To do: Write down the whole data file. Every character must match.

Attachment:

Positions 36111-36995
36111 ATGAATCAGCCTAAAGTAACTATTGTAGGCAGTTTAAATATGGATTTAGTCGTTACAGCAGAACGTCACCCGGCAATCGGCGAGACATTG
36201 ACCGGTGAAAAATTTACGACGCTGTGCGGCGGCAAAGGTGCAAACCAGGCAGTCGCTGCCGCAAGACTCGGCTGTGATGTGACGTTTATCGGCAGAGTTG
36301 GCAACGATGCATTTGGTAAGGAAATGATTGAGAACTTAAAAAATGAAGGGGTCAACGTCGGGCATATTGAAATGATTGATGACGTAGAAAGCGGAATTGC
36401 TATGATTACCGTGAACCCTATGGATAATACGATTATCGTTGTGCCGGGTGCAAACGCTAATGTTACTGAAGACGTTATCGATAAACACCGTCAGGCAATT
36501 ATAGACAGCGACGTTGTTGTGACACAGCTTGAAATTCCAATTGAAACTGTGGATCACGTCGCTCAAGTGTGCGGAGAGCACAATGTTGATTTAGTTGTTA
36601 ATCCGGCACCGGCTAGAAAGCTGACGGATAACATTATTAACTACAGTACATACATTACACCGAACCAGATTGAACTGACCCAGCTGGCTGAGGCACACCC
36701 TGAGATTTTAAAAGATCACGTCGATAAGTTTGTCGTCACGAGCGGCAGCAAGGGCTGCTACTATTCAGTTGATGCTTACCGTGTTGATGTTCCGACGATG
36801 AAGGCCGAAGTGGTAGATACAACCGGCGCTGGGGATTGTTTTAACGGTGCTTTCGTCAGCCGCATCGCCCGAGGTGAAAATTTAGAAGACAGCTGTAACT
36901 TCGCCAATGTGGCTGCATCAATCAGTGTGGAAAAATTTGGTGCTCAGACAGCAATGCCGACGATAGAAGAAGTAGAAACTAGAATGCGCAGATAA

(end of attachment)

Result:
Positions 36111-36995
36111 ATGAATCAGCCTAAAGTAACTATTGTAGGCAGTTTAAATATGGATTTAGTCGTTACAGCAGAACGTCACCCGGCAATCGGCGAGACATTG
36201 ACCGGTGAAAAATTTACGACGCTGTGCGGCGGCAAAGGTGCAAACCAGGCAGTCGCTGCCGCAAGACTCGGCTGTGATGTGACGTTTATCGGCAGAGTTG
36301 GCAACGATGCATTTGGTAAGGAAATGATTGAGAACTTAAAAAATGAAGGGGTCAACGTCGGGCATATTGAAATGATTGATGACGTAGAAAGCGGAATTGC
36401 TATGATTACCGTGAACCCTATGGATAATACGATTATCGTTGTGCCGGGTGCAAACGCTAATGTTACTGAAGACGTTATCGATAAACACCGTCAGGCAATT
36501 ATAGACAGCGACGTTGTTGTGACACAGCTTGAAATTCCAATTGAAACTGTGGATCACGTCGCTCAAGTGTGCGGAGAGCACAATGTTGATTTAGTTGTTA
36601 ATCCGGCACCGGCTAGAAAGCTGACGGATAACATTATTAACTACAGTACATACATTACACCGAACCAGATTGAACTGACCCAGCTGGCTGAGGCACACCC
36701 TGAGATTTTAAAAGATCACGTCGATAAGTTTGTCGTCACGAGCGGCAGCAAGGGCTGCTACTATTCAGTTGATGCTTACCGTGTTGATGTTCCGACGATG
36801 AAGGCCGAAGTGGTAGATACAACCGGCGCTGGGGATTGTTTTAACGGTGCTTTCGTCAGCCGCATCGCCCGAGGTGAAAATTTAGAAGACAGCTGTAACT
36901 TCGCCAATGTGGCTGCATCAATCAGTGTGGAAAAATTTGGTGCTCAGACAGCAATGCCGACGATAGAAGAAGTAGAAACTAGAATGCGCAGATAA